Healthcare

 The guide to insurance, doctors appointments, and other medical care

 

Insurance

All foster children in Philadelphia are covered under Medical Assistance (PA Medicaid).  

Medical Assistance (Medicaid)

Foster parent’s should recieve medical assistance insurance information from their child’s caseworker at the time of placement.  This includes:

  • Plan name
  • Plan/Member ID

If you do not receive this information at the time of placement, follow-up with the child’s caseworker to make sure you receive it.  Insurance information will be required for all doctors visits and medical care.

Private Insurance

While some private insurance plans will allow foster parents to add their foster children, this is generally discouraged and may complicate their care.

Doctor’s Visits

Foster parent’s are responsible for making sure the children they care for receive the appropriate medical care and evaluation.

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Initial Evaluation

All foster children and youth are required to undergo a physical evaluation within 60 days of entering foster care.  Children over age 3 should also have a dental exam in that same timeframe.

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Regular Checkups

Children over age 2 are required to have doctor checkups every year.   Infants should be seen every six weeks until they are 6 months old.  Infants from age 6 months to 2 years should be see every 3 months.  

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Medical Treatment

Children and youth should also be seen as needed for any additional medical concerns that come up between regular checkups.

Early Intervention

Early intervention services are meant to connect children with special needs to the services they require in a timely manner

ChildLink Assessments

ChildLink coordinates services in Philadelphia to help children age 0-5 with special needs or developmental delays obtain access to early intervention services. All ChildLink assessments and services are provided free of charge for foster children through age 5.  Foster parents can request an assessment at any time through the child’s CUA caseworker

A ChildLink staff member may be asked to evaluate a child to assess for delays or to determine if the child is in need of early intervention services. Afterwards, they may make referrals to services which your child may require. For more information, see the ChildLink website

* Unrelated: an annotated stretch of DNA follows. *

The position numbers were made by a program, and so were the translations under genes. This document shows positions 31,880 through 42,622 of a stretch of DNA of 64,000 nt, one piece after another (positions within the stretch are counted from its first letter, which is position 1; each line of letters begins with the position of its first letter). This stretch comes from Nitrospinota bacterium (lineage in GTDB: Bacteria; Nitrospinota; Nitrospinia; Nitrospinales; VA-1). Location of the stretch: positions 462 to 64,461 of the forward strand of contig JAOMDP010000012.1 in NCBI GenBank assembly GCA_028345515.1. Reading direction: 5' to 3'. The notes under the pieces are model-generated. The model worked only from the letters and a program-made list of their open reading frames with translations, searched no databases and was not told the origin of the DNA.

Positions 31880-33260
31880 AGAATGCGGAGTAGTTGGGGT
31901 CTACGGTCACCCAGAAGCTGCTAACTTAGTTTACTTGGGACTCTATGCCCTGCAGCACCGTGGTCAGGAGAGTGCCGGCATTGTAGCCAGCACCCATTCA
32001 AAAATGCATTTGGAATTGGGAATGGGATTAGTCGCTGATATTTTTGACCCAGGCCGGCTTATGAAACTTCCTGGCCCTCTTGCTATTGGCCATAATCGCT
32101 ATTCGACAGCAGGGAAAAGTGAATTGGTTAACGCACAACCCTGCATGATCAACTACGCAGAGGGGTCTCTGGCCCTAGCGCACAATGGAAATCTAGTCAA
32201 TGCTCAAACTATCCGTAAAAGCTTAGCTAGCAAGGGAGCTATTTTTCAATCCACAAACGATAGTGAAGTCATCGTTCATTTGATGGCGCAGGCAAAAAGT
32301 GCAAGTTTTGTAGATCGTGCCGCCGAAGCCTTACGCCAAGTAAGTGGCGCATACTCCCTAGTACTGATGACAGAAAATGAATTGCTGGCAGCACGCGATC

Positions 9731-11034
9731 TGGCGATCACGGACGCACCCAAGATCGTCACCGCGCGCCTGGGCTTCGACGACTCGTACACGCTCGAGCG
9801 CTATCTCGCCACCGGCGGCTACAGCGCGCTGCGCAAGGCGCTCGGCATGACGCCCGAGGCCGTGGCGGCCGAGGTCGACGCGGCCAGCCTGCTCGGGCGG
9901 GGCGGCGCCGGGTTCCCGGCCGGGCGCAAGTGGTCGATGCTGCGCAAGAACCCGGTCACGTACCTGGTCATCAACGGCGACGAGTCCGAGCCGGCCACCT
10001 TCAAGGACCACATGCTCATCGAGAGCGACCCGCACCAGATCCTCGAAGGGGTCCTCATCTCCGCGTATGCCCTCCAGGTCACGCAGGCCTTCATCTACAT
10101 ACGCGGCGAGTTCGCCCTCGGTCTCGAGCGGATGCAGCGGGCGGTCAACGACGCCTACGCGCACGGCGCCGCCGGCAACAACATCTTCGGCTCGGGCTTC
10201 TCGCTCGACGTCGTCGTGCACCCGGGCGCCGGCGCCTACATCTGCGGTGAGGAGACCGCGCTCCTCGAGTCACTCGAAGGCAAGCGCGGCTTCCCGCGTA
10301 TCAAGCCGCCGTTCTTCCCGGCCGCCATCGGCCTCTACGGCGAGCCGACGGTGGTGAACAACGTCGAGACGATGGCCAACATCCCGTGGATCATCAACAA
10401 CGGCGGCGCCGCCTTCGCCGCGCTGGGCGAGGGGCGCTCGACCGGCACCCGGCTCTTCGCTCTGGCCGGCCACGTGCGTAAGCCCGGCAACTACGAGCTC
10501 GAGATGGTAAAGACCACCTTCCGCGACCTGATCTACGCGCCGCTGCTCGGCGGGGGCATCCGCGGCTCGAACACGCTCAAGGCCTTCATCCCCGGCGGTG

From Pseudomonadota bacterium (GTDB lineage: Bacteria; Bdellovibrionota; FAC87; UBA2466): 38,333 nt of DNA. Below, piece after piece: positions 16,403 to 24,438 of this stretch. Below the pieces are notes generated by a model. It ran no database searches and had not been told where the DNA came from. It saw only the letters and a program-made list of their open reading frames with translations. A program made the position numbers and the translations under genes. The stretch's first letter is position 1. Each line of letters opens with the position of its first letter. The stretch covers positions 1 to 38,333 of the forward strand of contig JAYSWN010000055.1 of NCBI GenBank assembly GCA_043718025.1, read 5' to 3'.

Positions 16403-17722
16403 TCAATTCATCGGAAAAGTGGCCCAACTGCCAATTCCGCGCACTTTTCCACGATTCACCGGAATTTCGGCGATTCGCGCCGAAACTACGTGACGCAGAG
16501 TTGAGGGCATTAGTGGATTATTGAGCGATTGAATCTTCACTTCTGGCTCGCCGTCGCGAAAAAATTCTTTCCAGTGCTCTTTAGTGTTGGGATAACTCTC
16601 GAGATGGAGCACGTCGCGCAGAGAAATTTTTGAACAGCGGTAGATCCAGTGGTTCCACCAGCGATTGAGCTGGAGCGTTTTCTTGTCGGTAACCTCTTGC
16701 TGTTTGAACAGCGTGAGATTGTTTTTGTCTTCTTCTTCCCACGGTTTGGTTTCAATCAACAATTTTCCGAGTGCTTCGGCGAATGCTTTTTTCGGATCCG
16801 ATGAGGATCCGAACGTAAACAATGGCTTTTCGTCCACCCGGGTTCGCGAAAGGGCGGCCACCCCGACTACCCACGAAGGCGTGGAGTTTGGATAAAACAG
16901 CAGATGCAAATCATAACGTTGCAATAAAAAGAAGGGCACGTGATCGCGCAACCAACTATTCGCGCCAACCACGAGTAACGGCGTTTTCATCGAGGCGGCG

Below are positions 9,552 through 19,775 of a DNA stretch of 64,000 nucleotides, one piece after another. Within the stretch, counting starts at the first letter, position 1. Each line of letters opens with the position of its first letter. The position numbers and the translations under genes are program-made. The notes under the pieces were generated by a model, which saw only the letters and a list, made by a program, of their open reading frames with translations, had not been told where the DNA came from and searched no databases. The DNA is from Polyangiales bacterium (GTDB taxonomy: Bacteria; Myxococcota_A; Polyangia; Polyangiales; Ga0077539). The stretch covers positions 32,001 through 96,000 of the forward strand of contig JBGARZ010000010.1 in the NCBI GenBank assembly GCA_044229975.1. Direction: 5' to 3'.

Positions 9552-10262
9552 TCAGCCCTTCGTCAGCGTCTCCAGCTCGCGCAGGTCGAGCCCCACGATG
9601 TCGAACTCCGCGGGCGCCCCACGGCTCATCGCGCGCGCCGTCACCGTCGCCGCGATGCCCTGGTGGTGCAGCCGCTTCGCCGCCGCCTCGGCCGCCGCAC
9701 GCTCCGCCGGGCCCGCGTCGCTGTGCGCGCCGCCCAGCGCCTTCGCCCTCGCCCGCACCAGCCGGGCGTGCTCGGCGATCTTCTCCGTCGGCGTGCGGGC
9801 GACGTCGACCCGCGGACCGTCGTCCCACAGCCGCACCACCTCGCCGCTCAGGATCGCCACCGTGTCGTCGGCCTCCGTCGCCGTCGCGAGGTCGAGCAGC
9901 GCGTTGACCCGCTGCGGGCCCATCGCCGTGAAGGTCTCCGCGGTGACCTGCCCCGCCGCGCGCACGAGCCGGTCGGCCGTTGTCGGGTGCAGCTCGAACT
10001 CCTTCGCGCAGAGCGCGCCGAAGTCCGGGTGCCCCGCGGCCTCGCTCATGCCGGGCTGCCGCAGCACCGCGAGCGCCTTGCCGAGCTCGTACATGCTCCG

Medical Conditions

  • History of admission to a Neonatal Intensive Care Unit (NICU)
  • Failure to thrive (FTT) or poor feeding
  • Cerebral palsy
  • Progressive neurological disorders
  • Down syndrome or other syndromes associated with developmental delays
  • Other complex health care needs that may require multiple or lengthy hospital stays

Psychosocial Conditions

  • Appearing emotionally withdrawn
  • Appearing lethargic or without energy
  • Flat emotional presentation (never happy or angry)
  • Overeating, never being full, or food hoarding
  • Excessive fearfulness or irritability
  • Sexualized behaviors

ChildLink Services

  • Speech and language therapy
  • Physical therapy
  • Occupational therapy
  • Social work services
  • Psychological and behavioral services
  • Hearing and vision services
  • Nutrition services

Learn More About Foster Care

The following guides can help get you up to speed on several important aspects of foster care in Philadelphia.

Finances

Learn about financial support available for foster parents.

Healthcare

Learn about healthcare topics such as doctors visits and insurance.

The Legal System

Learn about family court, hearings, and child custody.

Caseworkers and Visits

Learn about the different types of caseworkers, home visits, and parent visits.

New Placements

Learn about what to ask when receiving a new placement and the first week in care

School and Daycare

Learn more about education, school, and daycare.

Adoption and Permanency

Learn about foster care, adoption, and foster-to-adopt.

Foster Care Policies

Learn about policies like travel and babysitters